Beware the bounty birds accidentally bring back
As humans have traversed the globe, we’ve often ignored or outright subverted the geographical boundaries that separated one ecosystem from another. Time and again, we’ve brought plants, mice, barnacles, toads, and more to new places, often to be oddly surprised when an imbalance was created by the newest residents. However, we’re not the first globe-trotting creatures in the world. Many species of birds have long been inadvertent methods of transportation for a variety of organisms and these days, toxins, from one place to another.
While many species of birds travel great distances in their migration routes, waterbirds are of particular interest since they are likely to interact with multiple biomes in their travels, including drinking supplies. Fluffy plumage and hungry stomachs have been found to have carried everything from foreign seeds to brine shrimp. While seeds have actually evolved to be moved by animals, either sticking to their bodies or surviving their digestive tracts, some of these unplanned migrations were more unexpected, such as a clutch of barnacles that had attached themselves to a lesser black-backed gull‘s tracking anklets. Obviously, that last scenario requires some human intervention, but isn’t nearly as concerning as what many other birds have been retrieving from the oceans.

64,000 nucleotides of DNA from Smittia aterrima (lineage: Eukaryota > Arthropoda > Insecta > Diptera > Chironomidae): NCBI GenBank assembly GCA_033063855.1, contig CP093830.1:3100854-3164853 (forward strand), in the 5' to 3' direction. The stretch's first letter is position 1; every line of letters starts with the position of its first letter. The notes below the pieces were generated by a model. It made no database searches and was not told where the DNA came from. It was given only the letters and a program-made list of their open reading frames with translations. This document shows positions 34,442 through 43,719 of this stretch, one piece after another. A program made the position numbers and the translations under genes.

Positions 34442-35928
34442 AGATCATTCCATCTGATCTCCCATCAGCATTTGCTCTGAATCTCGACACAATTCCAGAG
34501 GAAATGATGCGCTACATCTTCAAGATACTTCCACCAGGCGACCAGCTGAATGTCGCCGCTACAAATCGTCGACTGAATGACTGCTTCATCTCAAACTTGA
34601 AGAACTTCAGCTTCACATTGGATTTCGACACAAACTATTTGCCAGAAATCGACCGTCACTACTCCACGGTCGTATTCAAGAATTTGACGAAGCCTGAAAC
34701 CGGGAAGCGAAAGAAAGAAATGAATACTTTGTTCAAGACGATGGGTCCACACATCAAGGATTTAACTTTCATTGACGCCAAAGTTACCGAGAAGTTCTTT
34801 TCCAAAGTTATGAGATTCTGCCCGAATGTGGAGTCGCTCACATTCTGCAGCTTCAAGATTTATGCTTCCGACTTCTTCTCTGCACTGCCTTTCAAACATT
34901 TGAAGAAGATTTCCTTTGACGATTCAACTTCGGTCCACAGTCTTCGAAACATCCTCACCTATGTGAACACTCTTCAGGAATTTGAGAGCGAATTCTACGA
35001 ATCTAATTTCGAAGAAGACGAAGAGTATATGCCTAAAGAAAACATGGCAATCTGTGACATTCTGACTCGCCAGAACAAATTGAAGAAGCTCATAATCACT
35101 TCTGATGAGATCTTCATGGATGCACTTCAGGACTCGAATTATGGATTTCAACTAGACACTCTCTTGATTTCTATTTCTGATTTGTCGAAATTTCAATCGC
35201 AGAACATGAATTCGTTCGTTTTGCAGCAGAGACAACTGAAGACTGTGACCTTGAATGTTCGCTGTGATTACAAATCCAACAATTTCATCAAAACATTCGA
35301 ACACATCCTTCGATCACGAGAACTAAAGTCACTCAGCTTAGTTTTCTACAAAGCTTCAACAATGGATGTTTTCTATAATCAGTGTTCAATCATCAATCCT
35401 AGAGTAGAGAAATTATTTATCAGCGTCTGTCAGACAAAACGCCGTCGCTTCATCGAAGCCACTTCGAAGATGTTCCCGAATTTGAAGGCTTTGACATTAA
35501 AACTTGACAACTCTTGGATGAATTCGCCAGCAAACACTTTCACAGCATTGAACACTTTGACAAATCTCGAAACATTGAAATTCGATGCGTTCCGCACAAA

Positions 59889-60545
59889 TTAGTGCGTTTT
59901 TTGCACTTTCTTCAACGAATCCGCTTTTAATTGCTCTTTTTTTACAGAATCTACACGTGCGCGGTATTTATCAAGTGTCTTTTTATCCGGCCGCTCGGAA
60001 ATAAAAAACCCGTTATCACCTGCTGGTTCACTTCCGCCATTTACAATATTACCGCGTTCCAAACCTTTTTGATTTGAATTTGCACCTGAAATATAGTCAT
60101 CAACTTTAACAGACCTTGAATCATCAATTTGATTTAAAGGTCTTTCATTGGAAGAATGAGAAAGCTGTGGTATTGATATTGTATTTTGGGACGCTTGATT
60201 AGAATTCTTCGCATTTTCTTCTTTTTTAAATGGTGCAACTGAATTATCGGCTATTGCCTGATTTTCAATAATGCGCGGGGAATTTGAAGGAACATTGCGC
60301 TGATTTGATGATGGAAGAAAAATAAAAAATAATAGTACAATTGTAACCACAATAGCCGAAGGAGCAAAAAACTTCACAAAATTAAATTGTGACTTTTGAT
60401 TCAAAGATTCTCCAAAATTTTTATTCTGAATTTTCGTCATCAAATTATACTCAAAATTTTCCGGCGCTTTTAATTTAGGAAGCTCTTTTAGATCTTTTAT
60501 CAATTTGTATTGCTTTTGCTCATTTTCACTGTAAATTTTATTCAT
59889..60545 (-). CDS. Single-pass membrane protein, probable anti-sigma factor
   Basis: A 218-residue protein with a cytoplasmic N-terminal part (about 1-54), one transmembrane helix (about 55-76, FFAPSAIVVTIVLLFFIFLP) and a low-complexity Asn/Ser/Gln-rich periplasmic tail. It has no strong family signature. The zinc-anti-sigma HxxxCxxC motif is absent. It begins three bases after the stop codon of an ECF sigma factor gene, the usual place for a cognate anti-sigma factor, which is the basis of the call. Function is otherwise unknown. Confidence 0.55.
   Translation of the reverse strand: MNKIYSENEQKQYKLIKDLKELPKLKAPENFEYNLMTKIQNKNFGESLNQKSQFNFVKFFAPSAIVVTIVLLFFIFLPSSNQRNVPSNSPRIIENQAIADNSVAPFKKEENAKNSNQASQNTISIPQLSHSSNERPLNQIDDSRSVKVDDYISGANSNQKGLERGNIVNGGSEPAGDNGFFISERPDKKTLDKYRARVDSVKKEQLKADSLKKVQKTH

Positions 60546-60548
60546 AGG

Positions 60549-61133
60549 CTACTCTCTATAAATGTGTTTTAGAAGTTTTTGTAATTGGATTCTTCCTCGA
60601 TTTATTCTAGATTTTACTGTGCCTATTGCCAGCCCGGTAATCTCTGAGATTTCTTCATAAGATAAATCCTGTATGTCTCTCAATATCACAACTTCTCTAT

Nobody is looking for new invasive species to be delivered by their local waterfowl, but the inorganic matter now being moved is likely much more of a threat to coastal ecology. The world’s waterways have accumulated a shameful amount of human garbage, particularly in the form of plastics and metals. As those plastics rot in the sea, they leech harmful contaminants into the water that can be consumed by plankton and other microbes. Those critters at the bottom of the food chain won’t notice the plastic too much, but as they’re eaten by larger animals, more and more toxins can accumulate in their predators. As bad as this is for the marine life, it seems that seabirds have started bringing some of these pollutants back to shore.
Since the birds eat the smaller fish that have been unknowingly collecting plastic and industrial waste products, they end up bringing it back to land in their stomachs. Some of that is pooped out around their nests, where it can end up in plants, and then insects, and then again in larger animals. It can also be transmitted to the birds’ chicks and eggs, either during gestation or when being fed contaminated insects after hatching. Finally, the toxins that the birds don’t poop out end up accumulating in their own muscle and fat, eventually finding their way into the ground or even larger predators once the bird dies. At this point, scientists are sure that humans are exposed to these pollutants. Even if we don’t see anything as obvious as litter covering the beach, it looks like this slice of the ecosystem is getting overrun all the same.
Source: Seabirds Are Dumping Pollution-Laden Poop Back on Land by Joshua Rapp Learn, The Age of Humans: Living in the Anthropocene